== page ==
The massive vermilion and white walls of Heian Jingu are one of Kyoto's best-known symbols. Built in the 1890s to commemorate the 1,100th anniversary of Kyoto's founding, Heian Jingu pays homage to the two emperors who bookend the city's era of national prominence: Kammu, who brought the imperial throne here in 794, and Komei, whose reign ending in 1866 saw the sun set on Kyoto's days as the capital. An assertion of Kyoto's unfaded splendor, Heian Jingu was built as a
slightly smaller replica of the Imperial Palace, destroyed in 1227. The architecture reveals China's strong influence on the early Japanese court. The astonishing red torii (gate), the biggest in Japan, and the three elaborate gardens behind the main shrine are particularly impressive. The complex makes a wonderful backdrop for several annual events, most famously the brazier-lighted dramas of Takigi No every June 1 and 2, and the Jidai Costume Festival on October 22. You can get here via Bus 5, 32, 46, or 100 to Kyoto Kaikan Bijutsukan-mae, Tozai subway to Higashiyama, or Keihan subway to Sanjo-dori.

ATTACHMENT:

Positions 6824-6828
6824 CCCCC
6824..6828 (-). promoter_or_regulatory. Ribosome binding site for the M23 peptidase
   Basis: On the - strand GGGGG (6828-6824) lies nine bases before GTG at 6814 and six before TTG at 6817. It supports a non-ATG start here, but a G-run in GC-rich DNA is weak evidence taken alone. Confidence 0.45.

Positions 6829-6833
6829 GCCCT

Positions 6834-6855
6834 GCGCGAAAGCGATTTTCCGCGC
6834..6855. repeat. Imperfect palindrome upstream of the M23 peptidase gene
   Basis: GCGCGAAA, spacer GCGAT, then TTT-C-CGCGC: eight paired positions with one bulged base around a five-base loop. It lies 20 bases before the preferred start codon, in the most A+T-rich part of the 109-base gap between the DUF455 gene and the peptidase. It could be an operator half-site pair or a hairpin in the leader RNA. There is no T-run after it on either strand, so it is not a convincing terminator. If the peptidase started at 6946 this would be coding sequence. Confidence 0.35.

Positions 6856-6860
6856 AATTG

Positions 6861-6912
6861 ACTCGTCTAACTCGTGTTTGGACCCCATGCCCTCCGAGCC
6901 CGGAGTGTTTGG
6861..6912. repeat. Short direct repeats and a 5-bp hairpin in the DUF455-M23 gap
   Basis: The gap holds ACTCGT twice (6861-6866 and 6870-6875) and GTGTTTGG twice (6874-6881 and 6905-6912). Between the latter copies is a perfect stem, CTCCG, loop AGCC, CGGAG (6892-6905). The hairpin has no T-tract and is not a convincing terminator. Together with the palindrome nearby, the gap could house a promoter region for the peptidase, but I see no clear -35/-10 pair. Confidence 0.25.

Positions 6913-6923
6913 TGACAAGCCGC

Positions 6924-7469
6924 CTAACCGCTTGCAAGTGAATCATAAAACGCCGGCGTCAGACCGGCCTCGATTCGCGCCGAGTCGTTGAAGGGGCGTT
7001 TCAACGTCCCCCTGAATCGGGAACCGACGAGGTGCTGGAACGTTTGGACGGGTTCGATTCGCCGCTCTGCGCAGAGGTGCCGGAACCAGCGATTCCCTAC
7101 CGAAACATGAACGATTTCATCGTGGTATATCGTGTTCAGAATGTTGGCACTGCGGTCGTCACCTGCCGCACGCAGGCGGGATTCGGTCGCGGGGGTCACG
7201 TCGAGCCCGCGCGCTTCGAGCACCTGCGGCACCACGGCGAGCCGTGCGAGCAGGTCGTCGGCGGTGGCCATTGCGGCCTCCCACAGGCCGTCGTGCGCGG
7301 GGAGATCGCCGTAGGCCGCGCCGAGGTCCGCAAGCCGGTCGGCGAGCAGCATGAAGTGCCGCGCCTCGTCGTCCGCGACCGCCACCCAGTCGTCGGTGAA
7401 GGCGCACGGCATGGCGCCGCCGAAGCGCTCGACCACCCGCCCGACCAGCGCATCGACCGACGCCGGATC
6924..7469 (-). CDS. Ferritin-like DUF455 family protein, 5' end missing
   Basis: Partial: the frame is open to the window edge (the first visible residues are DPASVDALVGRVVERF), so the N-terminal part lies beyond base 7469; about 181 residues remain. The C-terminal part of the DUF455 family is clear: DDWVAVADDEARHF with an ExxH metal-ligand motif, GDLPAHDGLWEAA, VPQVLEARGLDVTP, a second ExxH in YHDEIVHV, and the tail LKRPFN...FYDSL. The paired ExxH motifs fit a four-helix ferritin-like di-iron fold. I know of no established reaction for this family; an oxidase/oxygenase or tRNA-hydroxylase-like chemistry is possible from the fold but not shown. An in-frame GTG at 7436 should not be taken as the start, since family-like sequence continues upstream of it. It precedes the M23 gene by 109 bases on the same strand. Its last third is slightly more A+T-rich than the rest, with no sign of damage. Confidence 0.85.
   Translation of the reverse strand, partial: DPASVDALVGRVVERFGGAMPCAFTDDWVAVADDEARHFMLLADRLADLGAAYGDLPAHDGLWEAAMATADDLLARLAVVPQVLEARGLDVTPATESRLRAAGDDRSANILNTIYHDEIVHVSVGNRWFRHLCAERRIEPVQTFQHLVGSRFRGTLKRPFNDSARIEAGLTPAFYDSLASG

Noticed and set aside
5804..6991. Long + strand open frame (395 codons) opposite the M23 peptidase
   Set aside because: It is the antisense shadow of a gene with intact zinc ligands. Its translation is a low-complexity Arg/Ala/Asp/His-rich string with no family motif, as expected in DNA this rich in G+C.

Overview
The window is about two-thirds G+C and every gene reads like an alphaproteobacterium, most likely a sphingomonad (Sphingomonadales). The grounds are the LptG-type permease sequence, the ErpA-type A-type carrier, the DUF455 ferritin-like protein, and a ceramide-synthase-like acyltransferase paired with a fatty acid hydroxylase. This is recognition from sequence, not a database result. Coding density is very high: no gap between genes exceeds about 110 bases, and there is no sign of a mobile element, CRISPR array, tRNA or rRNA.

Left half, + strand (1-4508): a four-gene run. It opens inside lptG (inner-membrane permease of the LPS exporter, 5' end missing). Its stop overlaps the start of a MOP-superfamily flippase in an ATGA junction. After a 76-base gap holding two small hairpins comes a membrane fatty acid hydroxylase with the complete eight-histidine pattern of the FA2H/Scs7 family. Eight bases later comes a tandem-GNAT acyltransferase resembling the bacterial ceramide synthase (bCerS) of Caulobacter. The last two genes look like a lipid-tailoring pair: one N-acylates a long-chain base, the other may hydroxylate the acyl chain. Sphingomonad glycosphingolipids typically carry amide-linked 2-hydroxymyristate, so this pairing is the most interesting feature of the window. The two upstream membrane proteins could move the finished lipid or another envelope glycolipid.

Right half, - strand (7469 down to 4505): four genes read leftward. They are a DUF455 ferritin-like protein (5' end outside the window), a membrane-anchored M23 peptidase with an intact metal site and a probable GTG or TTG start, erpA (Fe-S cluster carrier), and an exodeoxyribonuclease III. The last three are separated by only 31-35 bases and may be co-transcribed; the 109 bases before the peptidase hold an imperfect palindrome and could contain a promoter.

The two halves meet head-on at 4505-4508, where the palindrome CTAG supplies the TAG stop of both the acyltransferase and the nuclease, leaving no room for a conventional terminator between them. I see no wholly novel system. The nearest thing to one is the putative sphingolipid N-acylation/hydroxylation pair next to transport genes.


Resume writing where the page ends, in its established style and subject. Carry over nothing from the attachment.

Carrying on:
Okazakinishi Tenno-cho, Kyōto, 606-8341, Japan